House Majority Leader Steny Hoyer on Wednesday ruled out Democrats using inherent contempt to enforce subpoenas and became the most senior Democrat to say the chamber should wrap up its impeachment inquiry into President Donald Trump by the end of 2019.

“We made a judgment that we want the American people to understand that we are pursuing not arbitrary action but considered and thoughtful action,” the Maryland Democrat said. “I don’t mean to say by that that inherent contempt is by definition arbitrary but it may be perceived as arbitrary.”

Key takeaways from the latest House and Senate fundraising reports
Reports provide new clues in competitive races

Democrat Mark Kelly once again outraised Arizona GOP Sen. Martha McSally according to recent fundraising reports. (Tom Williams/CQ Roll Call file photo)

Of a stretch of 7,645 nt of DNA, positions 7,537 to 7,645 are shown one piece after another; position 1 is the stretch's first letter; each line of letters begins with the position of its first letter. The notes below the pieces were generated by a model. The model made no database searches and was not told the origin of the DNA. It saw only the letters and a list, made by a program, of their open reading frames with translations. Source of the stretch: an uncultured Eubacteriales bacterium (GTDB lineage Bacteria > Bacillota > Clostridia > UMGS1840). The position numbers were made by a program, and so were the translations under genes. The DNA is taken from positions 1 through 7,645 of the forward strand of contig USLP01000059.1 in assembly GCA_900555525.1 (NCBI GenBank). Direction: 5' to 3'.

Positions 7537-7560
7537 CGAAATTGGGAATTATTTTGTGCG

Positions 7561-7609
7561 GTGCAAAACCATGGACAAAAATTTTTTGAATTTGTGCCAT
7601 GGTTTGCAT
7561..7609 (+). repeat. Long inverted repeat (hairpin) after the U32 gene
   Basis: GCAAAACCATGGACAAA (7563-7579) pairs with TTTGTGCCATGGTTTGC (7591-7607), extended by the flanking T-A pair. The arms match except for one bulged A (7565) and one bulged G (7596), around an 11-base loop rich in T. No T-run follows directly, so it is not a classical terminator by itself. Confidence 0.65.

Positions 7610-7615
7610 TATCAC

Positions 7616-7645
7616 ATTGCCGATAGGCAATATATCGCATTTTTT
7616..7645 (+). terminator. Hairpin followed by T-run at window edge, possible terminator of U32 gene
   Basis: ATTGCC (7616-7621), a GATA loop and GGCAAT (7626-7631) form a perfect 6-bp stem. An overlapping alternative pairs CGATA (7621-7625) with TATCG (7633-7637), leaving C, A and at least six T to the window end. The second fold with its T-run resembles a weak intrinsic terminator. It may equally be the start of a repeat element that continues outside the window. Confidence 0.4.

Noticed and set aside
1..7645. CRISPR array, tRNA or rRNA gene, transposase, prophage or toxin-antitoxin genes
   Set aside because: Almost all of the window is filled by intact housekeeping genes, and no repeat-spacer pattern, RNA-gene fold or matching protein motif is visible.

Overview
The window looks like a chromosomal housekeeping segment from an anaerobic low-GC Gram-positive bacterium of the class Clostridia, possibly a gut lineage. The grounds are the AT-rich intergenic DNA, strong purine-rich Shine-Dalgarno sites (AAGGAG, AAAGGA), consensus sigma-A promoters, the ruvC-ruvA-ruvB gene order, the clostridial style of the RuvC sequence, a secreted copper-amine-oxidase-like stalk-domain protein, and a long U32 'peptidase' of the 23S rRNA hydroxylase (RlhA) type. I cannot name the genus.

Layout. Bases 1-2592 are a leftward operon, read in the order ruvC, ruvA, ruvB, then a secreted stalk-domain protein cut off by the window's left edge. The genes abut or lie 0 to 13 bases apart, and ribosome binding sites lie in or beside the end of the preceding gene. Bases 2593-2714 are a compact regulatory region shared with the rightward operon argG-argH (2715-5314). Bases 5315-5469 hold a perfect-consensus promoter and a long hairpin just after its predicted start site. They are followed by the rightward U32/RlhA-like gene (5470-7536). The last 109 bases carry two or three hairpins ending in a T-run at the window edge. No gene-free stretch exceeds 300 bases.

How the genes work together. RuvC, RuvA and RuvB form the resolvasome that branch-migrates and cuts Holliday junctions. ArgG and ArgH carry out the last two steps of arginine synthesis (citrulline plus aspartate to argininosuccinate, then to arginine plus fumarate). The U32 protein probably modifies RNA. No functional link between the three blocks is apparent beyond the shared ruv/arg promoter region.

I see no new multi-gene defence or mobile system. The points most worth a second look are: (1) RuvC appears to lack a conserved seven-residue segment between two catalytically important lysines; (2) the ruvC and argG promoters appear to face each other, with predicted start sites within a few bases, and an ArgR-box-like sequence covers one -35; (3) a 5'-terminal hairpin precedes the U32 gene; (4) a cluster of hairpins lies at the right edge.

When it comes to the battle for Congress, fundraising reports can provide clues about who’s in trouble and who’s mounting a strong campaign.

It’s still early in the 2020 cycle, but an analysis of reports for this year’s third quarter in House and Senate races that Inside Elections with Nathan L. Gonzales rates as competitive sheds new light on where donors in both parties are directing their money. The reports were due by midnight Tuesday.

Kurds are ‘no angels’ and their fight with Turkey is ‘not our problem,’ Trump says
In rare split, McConnell had sharp words about president’s decision to abandon Kurds in Syria